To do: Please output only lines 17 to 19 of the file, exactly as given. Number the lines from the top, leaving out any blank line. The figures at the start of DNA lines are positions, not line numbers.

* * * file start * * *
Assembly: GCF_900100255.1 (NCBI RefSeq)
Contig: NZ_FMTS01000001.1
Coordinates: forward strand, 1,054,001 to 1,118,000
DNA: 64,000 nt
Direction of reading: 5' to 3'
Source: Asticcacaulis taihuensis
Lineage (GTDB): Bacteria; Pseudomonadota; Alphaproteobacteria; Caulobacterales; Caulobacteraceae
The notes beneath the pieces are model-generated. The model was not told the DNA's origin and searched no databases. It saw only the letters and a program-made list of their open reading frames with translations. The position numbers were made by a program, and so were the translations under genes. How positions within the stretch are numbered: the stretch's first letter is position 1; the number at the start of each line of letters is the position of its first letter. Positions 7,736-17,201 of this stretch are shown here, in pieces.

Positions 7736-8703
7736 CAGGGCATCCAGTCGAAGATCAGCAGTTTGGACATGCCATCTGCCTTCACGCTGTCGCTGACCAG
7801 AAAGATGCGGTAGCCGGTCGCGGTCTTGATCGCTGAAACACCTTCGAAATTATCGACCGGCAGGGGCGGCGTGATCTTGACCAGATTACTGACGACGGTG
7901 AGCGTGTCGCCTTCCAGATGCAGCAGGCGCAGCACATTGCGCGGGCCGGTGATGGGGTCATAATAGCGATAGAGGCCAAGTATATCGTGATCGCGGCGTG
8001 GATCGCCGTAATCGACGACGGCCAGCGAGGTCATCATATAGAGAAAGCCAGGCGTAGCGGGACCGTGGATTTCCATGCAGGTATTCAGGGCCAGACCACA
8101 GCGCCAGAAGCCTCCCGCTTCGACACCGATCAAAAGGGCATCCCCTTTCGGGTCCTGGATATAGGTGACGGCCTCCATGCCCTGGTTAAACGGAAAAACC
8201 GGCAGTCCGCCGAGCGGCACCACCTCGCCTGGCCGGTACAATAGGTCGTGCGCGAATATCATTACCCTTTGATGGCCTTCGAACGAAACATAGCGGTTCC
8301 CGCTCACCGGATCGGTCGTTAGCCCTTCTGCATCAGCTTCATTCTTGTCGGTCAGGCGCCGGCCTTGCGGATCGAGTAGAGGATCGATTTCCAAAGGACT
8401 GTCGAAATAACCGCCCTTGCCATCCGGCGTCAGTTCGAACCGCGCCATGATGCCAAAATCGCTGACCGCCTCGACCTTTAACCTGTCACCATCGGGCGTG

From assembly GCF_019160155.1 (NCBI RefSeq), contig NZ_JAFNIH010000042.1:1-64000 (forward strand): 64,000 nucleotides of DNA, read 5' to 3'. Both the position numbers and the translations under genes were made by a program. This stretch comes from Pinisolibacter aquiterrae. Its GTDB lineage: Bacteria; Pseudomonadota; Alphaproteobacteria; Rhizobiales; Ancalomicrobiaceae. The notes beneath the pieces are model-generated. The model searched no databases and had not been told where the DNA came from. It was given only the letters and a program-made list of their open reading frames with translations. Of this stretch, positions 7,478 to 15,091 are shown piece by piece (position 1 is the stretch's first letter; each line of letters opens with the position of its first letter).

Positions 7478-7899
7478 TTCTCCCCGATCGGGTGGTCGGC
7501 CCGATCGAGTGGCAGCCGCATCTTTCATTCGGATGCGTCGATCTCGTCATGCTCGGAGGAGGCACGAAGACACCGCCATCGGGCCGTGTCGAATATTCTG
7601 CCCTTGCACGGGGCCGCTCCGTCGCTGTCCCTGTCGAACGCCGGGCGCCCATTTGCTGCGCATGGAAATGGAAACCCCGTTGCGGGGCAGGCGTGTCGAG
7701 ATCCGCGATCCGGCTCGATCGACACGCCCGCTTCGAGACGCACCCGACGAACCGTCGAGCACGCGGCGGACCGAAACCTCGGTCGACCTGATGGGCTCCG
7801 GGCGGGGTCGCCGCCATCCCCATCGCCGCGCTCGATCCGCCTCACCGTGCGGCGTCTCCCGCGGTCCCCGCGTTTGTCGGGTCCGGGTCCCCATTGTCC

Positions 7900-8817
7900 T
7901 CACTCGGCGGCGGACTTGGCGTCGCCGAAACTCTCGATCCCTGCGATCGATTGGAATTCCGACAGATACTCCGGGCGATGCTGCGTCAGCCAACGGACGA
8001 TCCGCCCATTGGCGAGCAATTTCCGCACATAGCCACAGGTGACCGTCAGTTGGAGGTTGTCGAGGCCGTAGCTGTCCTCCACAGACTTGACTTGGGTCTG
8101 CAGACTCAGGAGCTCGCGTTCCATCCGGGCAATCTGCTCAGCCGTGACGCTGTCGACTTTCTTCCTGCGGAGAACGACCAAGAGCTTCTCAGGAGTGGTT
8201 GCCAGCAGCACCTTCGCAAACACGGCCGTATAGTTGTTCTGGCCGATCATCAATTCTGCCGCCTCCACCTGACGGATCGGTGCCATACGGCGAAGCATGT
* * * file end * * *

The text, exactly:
8401 GTCGAAATAACCGCCCTTGCCATCCGGCGTCAGTTCGAACCGCGCCATGATGCCAAAATCGCTGACCGCCTCGACCTTTAACCTGTCACCATCGGGCGTG

From assembly GCF_019160155.1 (NCBI RefSeq), contig NZ_JAFNIH010000042.1:1-64000 (forward strand): 64,000 nucleotides of DNA, read 5' to 3'. Both the position numbers and the translations under genes were made by a program. This stretch comes from Pinisolibacter aquiterrae. Its GTDB lineage: Bacteria; Pseudomonadota; Alphaproteobacteria; Rhizobiales; Ancalomicrobiaceae. The notes beneath the pieces are model-generated. The model searched no databases and had not been told where the DNA came from. It was given only the letters and a program-made list of their open reading frames with translations. Of this stretch, positions 7,478 to 15,091 are shown piece by piece (position 1 is the stretch's first letter; each line of letters opens with the position of its first letter).

Positions 7478-7899